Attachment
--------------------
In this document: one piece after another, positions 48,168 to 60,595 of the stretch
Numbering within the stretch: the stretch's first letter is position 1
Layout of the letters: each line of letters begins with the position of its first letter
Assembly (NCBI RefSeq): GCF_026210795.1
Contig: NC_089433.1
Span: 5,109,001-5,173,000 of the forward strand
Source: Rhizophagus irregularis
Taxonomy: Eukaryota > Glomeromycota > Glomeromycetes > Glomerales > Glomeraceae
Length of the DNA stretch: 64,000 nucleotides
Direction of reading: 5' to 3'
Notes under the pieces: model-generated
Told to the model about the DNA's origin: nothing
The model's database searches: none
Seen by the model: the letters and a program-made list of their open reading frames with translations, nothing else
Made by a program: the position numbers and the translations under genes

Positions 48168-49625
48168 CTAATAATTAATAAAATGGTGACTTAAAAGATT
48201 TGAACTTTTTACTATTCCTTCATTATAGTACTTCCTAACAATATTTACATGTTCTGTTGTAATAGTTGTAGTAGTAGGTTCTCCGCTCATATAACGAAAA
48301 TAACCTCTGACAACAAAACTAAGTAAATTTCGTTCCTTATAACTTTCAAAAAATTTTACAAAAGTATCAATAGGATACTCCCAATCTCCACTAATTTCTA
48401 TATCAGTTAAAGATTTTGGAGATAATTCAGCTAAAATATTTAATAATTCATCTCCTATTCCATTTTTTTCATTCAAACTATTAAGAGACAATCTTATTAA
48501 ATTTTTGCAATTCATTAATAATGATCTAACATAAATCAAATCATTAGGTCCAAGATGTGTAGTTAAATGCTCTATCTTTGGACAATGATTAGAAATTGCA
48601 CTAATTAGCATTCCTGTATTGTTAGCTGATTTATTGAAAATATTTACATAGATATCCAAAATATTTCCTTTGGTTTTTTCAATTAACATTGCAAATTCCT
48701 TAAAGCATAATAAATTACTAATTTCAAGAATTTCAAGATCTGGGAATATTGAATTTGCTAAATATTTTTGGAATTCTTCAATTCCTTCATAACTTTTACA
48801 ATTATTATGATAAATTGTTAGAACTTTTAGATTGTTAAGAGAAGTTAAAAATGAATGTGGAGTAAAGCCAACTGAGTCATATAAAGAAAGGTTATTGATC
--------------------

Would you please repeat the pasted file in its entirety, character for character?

In this document: one piece after another, positions 48,168 to 60,595 of the stretch
Numbering within the stretch: the stretch's first letter is position 1
Layout of the letters: each line of letters begins with the position of its first letter
Assembly (NCBI RefSeq): GCF_026210795.1
Contig: NC_089433.1
Span: 5,109,001-5,173,000 of the forward strand
Source: Rhizophagus irregularis
Taxonomy: Eukaryota > Glomeromycota > Glomeromycetes > Glomerales > Glomeraceae
Length of the DNA stretch: 64,000 nucleotides
Direction of reading: 5' to 3'
Notes under the pieces: model-generated
Told to the model about the DNA's origin: nothing
The model's database searches: none
Seen by the model: the letters and a program-made list of their open reading frames with translations, nothing else
Made by a program: the position numbers and the translations under genes

Positions 48168-49625
48168 CTAATAATTAATAAAATGGTGACTTAAAAGATT
48201 TGAACTTTTTACTATTCCTTCATTATAGTACTTCCTAACAATATTTACATGTTCTGTTGTAATAGTTGTAGTAGTAGGTTCTCCGCTCATATAACGAAAA
48301 TAACCTCTGACAACAAAACTAAGTAAATTTCGTTCCTTATAACTTTCAAAAAATTTTACAAAAGTATCAATAGGATACTCCCAATCTCCACTAATTTCTA
48401 TATCAGTTAAAGATTTTGGAGATAATTCAGCTAAAATATTTAATAATTCATCTCCTATTCCATTTTTTTCATTCAAACTATTAAGAGACAATCTTATTAA
48501 ATTTTTGCAATTCATTAATAATGATCTAACATAAATCAAATCATTAGGTCCAAGATGTGTAGTTAAATGCTCTATCTTTGGACAATGATTAGAAATTGCA
48601 CTAATTAGCATTCCTGTATTGTTAGCTGATTTATTGAAAATATTTACATAGATATCCAAAATATTTCCTTTGGTTTTTTCAATTAACATTGCAAATTCCT
48701 TAAAGCATAATAAATTACTAATTTCAAGAATTTCAAGATCTGGGAATATTGAATTTGCTAAATATTTTTGGAATTCTTCAATTCCTTCATAACTTTTACA
48801 ATTATTATGATAAATTGTTAGAACTTTTAGATTGTTAAGAGAAGTTAAAAATGAATGTGGAGTAAAGCCAACTGAGTCATATAAAGAAAGGTTATTGATC